Baba Yaga is the Russian Goddess of birth and death that has devolved into a child-eating boogie-witch whose name was used to threaten children into obedience. “Be good or Baba Yaga will eat you!” She appears as a deformed and ferocious looking elderly woman who is thin as a skeleton. It’s no wonder that she frightens children; she has iron teeth that stick out like boar’s tusks, hands that are tipped with bear claws, wears a necklace of human skulls, and smokes a pipe.
Baba Yaga also possesses a potion that can transform her into a beautiful young woman. She never transforms to seduce or to obtain love, she changes so that she may deceive and misguide strangers. The lesson that she teaches is that not all is as it seems, and one must be wary of beauty as well as ugliness.
Baba Yaga lives in the heart of a deep, birch forest in a little hut named Izbushka (which means little hut) that stands on stilt-like chicken’s feet. The hut is a sentient being that will obey orders and can move. Izbushka moves through the forest, screeching and groaning, with a spinning motion that imitates the spinning of the earth. It will only come to rest when a special incantation is spoken, then the door flings itself open with a loud crash. The house itself is made of bones that Baba Yaga has collected, the door posts are leg bones, the lock is a sharp-toothed mouth, the bolt is a hand. The windows serve as eyes. The fence surrounding Izbushka is made of 12 bones capped with skulls whose empty eye sockets glow in the dark. The twelve fence posts correspond to the 12 signs of the Zodiac. Wherever the house is located, it is always at the border of the realms of death and the afterlife.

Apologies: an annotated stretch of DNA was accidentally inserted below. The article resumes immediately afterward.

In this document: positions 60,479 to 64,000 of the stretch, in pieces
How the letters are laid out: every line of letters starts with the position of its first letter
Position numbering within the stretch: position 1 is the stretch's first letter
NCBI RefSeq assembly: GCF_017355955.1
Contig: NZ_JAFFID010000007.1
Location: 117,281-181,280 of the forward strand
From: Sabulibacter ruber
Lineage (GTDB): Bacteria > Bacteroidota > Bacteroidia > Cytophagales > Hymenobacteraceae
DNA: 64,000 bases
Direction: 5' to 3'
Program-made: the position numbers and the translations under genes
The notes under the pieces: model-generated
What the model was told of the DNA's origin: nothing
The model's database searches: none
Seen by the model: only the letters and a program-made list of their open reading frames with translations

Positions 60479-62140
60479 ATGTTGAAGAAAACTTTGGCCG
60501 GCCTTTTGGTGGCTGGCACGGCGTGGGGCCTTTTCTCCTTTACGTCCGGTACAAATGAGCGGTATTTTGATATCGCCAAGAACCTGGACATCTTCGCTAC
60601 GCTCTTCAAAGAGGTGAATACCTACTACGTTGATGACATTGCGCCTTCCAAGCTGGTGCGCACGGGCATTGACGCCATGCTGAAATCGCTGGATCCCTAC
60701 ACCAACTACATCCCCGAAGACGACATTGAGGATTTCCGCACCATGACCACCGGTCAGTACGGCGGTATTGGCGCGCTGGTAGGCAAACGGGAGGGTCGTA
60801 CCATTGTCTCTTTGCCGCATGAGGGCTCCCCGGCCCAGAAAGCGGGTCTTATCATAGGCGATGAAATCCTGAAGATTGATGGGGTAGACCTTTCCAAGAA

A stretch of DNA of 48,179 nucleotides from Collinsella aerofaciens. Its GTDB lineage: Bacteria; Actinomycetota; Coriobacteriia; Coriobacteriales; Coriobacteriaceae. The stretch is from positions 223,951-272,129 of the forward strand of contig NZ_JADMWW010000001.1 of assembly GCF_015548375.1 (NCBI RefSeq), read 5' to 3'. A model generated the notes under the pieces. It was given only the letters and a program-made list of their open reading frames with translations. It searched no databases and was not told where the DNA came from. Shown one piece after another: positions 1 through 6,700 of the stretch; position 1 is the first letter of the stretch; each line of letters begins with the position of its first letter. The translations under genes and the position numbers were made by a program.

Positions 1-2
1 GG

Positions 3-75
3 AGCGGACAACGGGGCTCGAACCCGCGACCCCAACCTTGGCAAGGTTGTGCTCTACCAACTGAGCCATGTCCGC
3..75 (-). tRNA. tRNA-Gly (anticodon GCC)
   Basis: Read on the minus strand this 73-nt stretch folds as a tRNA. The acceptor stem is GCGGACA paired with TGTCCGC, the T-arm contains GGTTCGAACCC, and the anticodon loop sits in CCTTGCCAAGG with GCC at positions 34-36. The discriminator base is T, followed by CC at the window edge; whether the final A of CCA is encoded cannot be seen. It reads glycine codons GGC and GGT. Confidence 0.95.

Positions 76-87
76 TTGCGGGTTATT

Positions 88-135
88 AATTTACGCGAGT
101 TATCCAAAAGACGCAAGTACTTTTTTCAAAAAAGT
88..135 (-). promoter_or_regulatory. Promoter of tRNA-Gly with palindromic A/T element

Inside the house is an oven that Baba Yaga sleeps upon and where she attempts to roast children and hapless heroes that have stumbled across her forest dwelling. She is almost always unsuccessful in cooking her guests, and is quite often tricked into the oven where she herself, is roasted. She has been burned up, but will always be reborn again and can never truly die.
Baba Yaga rides through the woods perched in a mortar, pushing herself across the forest floor with a pestle. The mortar is also capable of carrying her through the air and is then steered by the pestle. Like all witches, she has a broom, but she never rides it, instead she uses it to sweep away all traces of her presence. BabaYaga’s broom is made of birch twigs.
You will know that Baba Yaga is present when a wind begins to blow, causing trees to creak and groan and leaves to swirl through the air. You may hear the shrieking and wailing of the spirits that often accompany her on her way. She is accompanied by three horsemen who are her servants, representing dawn, sun, and night. In this aspect she is the Mistress of Time who measures the Turning of the Wheel.
Though Baba Yaga is mostly seen as a terrifying old hag, she can also be a helper and wise woman. She sometimes gives advice and magickal gifts to heroes and the pure of heart. To those who dare to ask, she will sometimes impart wisdom, knowledge and truth. In her aspect as Primal Mother, she rescues, nurtures and destroys. She is the guardian spirit of life and death, wild and untameable, she is the spirit of nature who brings wisdom and death of ego through spiritual death and re-birth. Her awesome power is to be feared and respected, but if you have the courage to confront her, you will be rewarded with the wisdom and power of the grandmother/ crone aspect of your life.
ANIMALS: All animals but especially horses, hedgehogs, snakes, and dragons
BIRDS: Crows, ravens, and owls which are not only hunting birds but are also Psychopomps who bear a dead soul on a journey or a living person to the Underworld.
PLANTS: Poppies, black sunflowers, medicinal herbs, rye
OFFERINGS: Traditional Russian foods, the more difficult to make the more she will like it. Tobacco, black Russian Caravan tea, and vodka.
©Rowan Morgana 2014
The Encyclopedia of Spirits by Judika Illes
Baba Yaga - Witch, Crone and Archetype
Baba Yaga: The Wild Witch of the East in Russian Fairy Tales